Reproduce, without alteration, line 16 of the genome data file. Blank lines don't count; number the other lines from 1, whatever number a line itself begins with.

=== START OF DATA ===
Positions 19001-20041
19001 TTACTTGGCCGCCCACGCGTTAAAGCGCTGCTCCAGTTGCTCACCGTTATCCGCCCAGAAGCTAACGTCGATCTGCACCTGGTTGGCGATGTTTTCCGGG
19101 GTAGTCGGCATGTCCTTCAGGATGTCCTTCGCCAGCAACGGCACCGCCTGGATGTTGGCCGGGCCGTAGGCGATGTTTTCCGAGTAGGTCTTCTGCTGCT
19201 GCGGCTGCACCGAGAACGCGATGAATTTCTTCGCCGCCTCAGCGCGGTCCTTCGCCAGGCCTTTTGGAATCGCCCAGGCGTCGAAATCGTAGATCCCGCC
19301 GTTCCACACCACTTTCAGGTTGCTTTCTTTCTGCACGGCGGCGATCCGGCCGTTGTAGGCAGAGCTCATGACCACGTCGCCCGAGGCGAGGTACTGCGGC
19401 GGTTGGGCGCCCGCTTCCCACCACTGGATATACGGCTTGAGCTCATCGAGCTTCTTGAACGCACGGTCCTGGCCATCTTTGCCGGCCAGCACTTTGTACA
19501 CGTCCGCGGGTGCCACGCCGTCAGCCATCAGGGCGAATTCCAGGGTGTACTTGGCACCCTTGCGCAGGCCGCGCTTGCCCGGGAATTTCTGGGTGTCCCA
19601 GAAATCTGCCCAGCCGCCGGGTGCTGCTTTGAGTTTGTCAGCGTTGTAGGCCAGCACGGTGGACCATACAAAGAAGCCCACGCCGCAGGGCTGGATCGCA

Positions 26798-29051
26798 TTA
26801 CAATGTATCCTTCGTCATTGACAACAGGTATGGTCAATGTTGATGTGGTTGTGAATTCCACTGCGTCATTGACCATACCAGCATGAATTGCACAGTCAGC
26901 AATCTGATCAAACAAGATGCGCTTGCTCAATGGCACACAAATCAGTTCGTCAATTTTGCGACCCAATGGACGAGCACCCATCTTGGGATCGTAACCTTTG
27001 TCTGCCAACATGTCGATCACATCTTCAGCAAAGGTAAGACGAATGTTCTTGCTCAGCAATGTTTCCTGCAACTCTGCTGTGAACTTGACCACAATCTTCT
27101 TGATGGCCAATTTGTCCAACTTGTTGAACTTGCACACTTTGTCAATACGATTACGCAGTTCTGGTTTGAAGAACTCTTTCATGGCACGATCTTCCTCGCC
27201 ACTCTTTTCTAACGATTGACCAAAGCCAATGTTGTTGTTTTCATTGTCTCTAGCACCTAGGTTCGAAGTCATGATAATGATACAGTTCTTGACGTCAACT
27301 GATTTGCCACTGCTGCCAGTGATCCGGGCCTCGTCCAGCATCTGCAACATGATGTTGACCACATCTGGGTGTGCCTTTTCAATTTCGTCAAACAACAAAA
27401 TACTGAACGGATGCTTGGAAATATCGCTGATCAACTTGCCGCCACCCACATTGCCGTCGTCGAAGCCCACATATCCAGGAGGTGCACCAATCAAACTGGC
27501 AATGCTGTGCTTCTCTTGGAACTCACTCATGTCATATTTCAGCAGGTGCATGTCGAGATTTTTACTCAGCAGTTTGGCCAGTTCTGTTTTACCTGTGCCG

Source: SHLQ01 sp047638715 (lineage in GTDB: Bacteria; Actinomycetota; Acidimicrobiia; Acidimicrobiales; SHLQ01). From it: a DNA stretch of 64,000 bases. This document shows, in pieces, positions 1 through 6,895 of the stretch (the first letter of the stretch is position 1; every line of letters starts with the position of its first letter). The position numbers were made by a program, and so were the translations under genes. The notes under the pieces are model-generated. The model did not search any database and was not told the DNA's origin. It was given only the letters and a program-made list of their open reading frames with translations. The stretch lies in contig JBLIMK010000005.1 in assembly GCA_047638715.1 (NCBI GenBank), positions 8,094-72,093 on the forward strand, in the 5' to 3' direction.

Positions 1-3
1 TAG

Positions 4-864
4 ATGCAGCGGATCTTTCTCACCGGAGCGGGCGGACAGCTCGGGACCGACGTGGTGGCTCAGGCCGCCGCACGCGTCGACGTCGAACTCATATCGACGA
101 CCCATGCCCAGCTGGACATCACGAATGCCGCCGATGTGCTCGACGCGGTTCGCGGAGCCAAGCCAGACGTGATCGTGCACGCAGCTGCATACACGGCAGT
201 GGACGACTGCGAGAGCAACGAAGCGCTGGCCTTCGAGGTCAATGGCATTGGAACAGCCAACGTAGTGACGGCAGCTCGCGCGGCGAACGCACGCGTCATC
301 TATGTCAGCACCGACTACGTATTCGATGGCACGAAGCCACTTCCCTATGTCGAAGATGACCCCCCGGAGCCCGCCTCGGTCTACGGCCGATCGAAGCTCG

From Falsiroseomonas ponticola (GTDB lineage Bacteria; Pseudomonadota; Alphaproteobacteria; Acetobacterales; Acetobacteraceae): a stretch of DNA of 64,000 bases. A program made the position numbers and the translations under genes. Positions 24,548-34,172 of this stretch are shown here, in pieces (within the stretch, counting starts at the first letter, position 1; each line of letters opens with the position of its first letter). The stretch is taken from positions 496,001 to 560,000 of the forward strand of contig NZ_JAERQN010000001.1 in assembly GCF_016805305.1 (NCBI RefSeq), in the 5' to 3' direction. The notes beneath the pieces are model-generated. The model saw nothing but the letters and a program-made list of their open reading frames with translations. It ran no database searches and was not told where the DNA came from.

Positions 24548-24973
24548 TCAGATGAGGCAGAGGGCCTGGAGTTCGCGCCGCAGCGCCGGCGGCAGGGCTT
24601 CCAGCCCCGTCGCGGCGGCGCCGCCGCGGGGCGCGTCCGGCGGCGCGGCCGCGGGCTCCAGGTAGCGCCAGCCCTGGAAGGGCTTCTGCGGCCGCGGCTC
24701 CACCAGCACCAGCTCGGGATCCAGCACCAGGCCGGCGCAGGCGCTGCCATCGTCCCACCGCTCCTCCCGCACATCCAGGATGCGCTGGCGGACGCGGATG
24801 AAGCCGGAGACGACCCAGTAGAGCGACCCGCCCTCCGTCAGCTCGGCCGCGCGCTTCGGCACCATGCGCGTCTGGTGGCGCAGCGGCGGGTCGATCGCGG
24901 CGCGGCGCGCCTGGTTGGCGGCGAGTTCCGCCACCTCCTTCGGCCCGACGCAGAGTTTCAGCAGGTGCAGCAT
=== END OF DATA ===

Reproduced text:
27301 GATTTGCCACTGCTGCCAGTGATCCGGGCCTCGTCCAGCATCTGCAACATGATGTTGACCACATCTGGGTGTGCCTTTTCAATTTCGTCAAACAACAAAA